Wheatstone #30374 is owned by Greg Jowaisas and it is definitely a 61-button Jeffries Duet that was listed in the ledgers as "A.G. Duet N.P.  R.E.  Octo", Nov 1924. Based on other Jeffries Duets built by Wheatstone, I'm pretty sure they called the Jeffries Duet system an "A.G. Duet", in the same way they never used the word "Maccann" - don't give the competitors any advantage! Looks like Wheatstone only made 10 Jeffries Duets total between 1922 and 1930. There are a couple of other ledger listings that might be Jeffries Duets, but there is no way to know without seeing the actual instruments.

 

Gavin Davenport once owned an unusual Anglo that had a lower row of drone notes, and it was listed as a 50-button "A.G. Octo Black", #30998, in April 1926, but was never a duet.

 

I'll throw a bid at this Lachenal, and if successful I'll let you all know. Here is what the Lachenal looks like.

 

 

Gary

 

 

 

  

Lachenal-JD-maybe-small.jpg

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Ok, it looks like Stephen was right on this one - the good folks at the auction house have sent me a photo of the left side, with this comment: "most keys play a different note on pulling and pushing". Obviously an unusual one-of-a-kind instrument that sure looks like a Jeffries Duet but apparently isn't - hope whoever gets this lets us know the layout.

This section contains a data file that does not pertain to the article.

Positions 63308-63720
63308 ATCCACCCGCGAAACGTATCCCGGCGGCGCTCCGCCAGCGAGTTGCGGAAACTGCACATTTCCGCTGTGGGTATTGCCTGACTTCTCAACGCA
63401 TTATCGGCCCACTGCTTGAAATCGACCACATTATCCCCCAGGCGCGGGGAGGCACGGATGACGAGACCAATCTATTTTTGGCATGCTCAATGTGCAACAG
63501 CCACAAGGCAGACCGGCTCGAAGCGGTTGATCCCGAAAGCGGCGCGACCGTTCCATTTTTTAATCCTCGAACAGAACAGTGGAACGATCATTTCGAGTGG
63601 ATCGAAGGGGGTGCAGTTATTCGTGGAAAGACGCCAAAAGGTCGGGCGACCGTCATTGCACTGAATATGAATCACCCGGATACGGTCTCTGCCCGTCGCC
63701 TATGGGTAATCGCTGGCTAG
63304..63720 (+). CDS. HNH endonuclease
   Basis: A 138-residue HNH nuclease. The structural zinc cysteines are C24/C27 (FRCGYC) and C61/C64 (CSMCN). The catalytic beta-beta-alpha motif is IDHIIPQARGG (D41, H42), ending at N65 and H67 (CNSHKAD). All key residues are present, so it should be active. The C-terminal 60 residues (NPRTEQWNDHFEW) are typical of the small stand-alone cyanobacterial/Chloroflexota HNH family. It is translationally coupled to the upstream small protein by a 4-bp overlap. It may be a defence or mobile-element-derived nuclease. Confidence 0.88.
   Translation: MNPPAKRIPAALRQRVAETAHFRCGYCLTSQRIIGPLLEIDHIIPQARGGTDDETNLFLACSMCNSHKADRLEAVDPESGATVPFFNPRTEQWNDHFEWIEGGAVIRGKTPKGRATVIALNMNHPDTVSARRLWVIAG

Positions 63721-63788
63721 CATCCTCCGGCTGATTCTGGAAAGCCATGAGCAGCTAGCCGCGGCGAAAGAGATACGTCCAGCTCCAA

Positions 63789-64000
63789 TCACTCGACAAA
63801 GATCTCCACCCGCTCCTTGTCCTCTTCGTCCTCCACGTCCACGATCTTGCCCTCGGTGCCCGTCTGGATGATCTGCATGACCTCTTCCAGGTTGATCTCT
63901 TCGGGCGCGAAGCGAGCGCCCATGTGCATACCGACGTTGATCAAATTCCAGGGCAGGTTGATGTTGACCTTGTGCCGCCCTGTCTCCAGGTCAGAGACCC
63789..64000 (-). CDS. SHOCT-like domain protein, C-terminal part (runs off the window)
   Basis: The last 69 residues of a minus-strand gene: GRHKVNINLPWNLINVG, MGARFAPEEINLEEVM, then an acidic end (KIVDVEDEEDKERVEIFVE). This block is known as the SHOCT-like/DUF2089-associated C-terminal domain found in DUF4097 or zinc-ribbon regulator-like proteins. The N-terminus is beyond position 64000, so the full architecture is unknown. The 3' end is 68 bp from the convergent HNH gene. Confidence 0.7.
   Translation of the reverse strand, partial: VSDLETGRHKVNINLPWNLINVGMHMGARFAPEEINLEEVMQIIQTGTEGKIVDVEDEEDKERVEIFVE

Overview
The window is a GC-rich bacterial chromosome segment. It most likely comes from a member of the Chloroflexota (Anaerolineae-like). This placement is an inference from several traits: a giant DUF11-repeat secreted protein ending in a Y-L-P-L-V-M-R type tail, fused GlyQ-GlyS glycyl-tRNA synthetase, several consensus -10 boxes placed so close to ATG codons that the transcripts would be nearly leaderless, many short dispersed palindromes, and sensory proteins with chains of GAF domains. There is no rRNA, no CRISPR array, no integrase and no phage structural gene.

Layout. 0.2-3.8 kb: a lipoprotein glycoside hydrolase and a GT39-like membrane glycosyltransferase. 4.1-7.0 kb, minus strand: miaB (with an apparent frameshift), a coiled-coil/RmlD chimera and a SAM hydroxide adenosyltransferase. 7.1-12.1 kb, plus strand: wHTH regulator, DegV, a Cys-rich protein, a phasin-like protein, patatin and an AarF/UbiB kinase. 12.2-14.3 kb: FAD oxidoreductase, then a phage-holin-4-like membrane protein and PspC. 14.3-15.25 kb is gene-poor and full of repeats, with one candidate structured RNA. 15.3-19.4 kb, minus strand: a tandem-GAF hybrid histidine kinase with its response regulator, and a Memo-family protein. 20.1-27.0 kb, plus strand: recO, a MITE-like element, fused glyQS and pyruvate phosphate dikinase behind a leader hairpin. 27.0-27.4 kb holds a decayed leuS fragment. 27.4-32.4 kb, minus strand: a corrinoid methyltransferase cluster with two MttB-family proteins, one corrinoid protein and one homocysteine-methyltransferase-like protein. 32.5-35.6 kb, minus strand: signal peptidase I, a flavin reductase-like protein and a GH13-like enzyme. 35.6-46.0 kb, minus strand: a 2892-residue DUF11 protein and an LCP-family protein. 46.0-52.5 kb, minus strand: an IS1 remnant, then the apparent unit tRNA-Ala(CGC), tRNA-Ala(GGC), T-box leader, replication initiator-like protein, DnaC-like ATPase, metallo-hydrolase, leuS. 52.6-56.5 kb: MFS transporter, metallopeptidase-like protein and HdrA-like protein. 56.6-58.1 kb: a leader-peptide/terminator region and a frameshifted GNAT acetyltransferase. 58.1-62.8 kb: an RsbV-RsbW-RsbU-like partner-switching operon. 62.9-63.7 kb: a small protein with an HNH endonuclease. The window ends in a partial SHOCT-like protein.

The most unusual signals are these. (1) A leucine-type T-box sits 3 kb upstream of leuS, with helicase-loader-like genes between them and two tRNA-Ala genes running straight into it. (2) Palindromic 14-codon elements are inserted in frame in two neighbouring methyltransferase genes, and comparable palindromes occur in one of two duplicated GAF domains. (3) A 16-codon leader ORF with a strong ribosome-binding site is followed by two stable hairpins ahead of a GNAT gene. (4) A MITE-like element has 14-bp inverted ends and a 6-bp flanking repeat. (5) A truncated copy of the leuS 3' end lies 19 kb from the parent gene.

Gary

 

Lachenal-unusual-left-side2.jpg

Edited by gcoover

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I'm getting tempted to put in a bid, in the hope of getting my hands on it and thus (a) being able to tell everyone here what the actual notes are, and (b) assessing whether it might actually be a useful instrument as it stands or with a modicum of swapping around of reeds. Personally I wouldn't be interested in conversion to Hayden, having dabbled with that system but given up and stuck to Anglo.

 

Edit: I'm reminded that Gary has already bid, but if A N Other outbids him I might jump in.

Edited by Richard Mellish
Added another sentence

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14 hours ago, Anglogeezertoo said:

The hammer price for this was £1600

 

Jake

And that was to me. I am collecting it this afternoon. I will report in due course.

 

PS. And thanks to Sprunghub for alerting us to it.

Edited by Richard Mellish
Adding PS

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This is a very preliminary report. A full investigation will take me some time. I have established that the top three rows are similar to those of a 30 key C-G, with some extra buttons that are not the same as on a 40-key. So far I have made no sense of the rest. A few reeds are a bit wheezy but most seem OK.

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Apologies to any of you who have been eagerly waiting to find out more about this beast. I started investigating it when I got home last Thursday but then became occupied with various unrelated stuff for the next few days.